What Advantages do Digital Inventories Offer over Traditional Warehousing in Manufacturing?

23 February 2023
[Image Credit: Jacques Dillies via. Unsplash]


In the 21st century, mass production has taken the world by storm, with more and more technologies striving towards large scale operations as a measure of final success. 

Today, it is easier to order products than ever before – in less clicks than can be counted on one hand, customers can purchase items and expect their arrival mere days later. Combined with a steadily growing consumerist culture, it is increasingly important for manufacturers to keep up with their customers’ pace, prepared at all times for items to be shipped out. 

The most popular approach to ensuring this, for many years, has been to adopt a Just In Case (JIC) manufacturing approach, stocking up on large quantities of pre-produced items beforehand. This involves anticipating which items are likely to fly off the shelves and reflecting this in stock quantities, requiring keen attention to fluctuating market trends and patterns in customer behaviour, as well as a constant flow of production to fill stock gaps. 

Yet, despite the prevalence of this methodology, there is certainly such a thing as being too prepared, even detrimentally so. Manufacturers taking on a JIC approach can find themselves at the mercy of contingent demand shifts, too sporadic to prepare for in time; stocking up on product that ends up being unpopular can lead to both wasted manufacturing material and wasted warehouse space, a costly hit for businesses to keep taking. Furthermore, warehouse upkeep and the cost of purchasing such an expanse of space can make additional dents in the company bill. 

With the dawn of digital manufacturing, a solution is beginning to emerge, following a polar opposite approach to JIC logic. Just-In-Time manufacturing involves producing parts as and when they are needed, allowing manufacturers to cater their production to current demand and avoid becoming backlogged with surplus stock.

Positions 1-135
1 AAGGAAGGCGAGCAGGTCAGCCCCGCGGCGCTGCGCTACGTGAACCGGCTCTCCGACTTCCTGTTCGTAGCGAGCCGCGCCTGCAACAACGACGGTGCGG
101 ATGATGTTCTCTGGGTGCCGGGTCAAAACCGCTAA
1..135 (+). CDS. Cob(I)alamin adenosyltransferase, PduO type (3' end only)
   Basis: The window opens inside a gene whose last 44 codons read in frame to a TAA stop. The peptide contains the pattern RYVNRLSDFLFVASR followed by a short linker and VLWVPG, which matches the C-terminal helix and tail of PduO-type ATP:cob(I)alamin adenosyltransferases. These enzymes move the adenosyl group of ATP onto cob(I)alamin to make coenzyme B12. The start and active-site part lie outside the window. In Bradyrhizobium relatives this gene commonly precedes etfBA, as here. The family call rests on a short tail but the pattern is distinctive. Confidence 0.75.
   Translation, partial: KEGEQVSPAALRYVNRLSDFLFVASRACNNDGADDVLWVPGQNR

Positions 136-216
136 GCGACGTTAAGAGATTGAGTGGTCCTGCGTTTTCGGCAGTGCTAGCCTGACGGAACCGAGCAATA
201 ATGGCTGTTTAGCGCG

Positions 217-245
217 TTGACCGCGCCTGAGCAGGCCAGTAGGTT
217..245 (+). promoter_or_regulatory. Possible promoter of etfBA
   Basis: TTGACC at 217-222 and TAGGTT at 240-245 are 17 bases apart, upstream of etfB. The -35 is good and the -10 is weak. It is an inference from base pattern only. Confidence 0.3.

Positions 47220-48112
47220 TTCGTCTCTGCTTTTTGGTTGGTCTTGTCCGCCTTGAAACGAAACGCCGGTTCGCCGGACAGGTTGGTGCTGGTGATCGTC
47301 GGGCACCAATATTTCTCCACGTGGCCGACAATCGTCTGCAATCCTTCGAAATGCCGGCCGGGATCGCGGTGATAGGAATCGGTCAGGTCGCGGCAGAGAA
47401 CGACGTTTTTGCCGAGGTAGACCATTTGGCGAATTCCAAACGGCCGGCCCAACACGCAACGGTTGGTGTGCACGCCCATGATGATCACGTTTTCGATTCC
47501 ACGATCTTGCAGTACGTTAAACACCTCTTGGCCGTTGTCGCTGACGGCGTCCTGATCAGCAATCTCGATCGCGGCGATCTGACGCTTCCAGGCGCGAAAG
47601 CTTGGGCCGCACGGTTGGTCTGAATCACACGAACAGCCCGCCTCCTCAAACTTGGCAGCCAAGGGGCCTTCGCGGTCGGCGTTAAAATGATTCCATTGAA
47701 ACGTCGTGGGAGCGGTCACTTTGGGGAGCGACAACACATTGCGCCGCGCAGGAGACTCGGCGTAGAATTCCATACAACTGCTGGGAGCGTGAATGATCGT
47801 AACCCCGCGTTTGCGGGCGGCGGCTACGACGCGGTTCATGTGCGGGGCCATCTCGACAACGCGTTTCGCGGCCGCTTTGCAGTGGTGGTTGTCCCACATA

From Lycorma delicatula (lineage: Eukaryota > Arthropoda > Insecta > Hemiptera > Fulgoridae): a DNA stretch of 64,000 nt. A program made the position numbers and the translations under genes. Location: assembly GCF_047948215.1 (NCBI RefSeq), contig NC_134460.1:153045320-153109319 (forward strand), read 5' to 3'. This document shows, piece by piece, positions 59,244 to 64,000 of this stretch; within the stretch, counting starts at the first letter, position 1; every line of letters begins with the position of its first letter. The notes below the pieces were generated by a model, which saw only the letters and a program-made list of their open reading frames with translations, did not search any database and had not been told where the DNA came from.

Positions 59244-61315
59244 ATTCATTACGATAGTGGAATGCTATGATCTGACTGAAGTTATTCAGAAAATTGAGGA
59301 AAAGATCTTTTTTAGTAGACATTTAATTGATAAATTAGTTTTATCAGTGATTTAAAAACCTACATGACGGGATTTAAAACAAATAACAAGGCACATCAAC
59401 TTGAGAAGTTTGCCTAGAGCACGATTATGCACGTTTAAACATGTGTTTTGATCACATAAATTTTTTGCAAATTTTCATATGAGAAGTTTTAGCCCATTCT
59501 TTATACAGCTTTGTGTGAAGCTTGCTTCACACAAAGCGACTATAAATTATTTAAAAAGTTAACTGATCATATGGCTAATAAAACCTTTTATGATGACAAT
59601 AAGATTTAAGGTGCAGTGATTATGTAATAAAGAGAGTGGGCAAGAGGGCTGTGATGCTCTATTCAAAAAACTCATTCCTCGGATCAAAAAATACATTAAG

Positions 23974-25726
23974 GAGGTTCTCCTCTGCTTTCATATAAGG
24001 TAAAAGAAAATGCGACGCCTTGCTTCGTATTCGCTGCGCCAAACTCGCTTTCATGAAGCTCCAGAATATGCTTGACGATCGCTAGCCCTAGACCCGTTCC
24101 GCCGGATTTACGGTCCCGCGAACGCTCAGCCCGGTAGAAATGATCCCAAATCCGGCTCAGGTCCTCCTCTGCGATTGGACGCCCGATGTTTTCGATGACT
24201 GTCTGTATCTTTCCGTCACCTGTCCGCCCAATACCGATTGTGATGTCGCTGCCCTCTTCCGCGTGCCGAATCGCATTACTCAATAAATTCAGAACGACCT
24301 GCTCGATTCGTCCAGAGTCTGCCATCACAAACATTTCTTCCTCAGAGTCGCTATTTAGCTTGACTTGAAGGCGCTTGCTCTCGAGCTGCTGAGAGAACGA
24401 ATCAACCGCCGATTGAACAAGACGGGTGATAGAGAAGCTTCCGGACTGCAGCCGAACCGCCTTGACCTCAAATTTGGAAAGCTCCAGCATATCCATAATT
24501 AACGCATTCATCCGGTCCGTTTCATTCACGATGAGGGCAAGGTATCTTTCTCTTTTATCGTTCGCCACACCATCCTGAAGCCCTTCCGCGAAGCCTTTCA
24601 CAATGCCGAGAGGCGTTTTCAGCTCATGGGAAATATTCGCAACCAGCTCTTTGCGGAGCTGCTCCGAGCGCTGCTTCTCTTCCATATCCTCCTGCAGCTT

JIT manufacturing is particularly successful in the context of spare part production. Part breakage is inherently unpredictable, making it especially difficult to avoid stocking up or redundant parts in case of a one-off scenario where they might come in useful. JIT manufacturing takes a more flexible approach, producing necessary parts at the moment of their need to avoid precisely this issue.

Adopting a JIT system, however, requires thoroughly preparing for last-minute production without limiting the options available to customers. This is where digital inventories come into play. 

Taking AMFG’s leading digital inventory solution as an example, this article will delve into what this functionality involves and what physical inventory complications its adoption can resolve. 


What is a Digital Inventory? 

AMFG Digital Catalogue Screenshot
AMFG Digital Catalogue Screenshot

Put simply, a digital inventory is a catalogue of files for pre-configured parts, ready to be manufactured. Rather than storing items on shelves in a literal warehouse, ready to ship out at a moment’s notice, the digital inventory ‘stores’ items in a software system; all the information needed for specific parts is prepared and readily available to manufacture, without having to take on a physical form. 

From a customer perspective, the digital inventory roots its value most firmly in collaboration with an ordering portal like AMFG’s. Here, customers can browse a catalogue of parts, select their desired items, and receive a quote for their chosen parts immediately, before placing their order, all in the same digital space.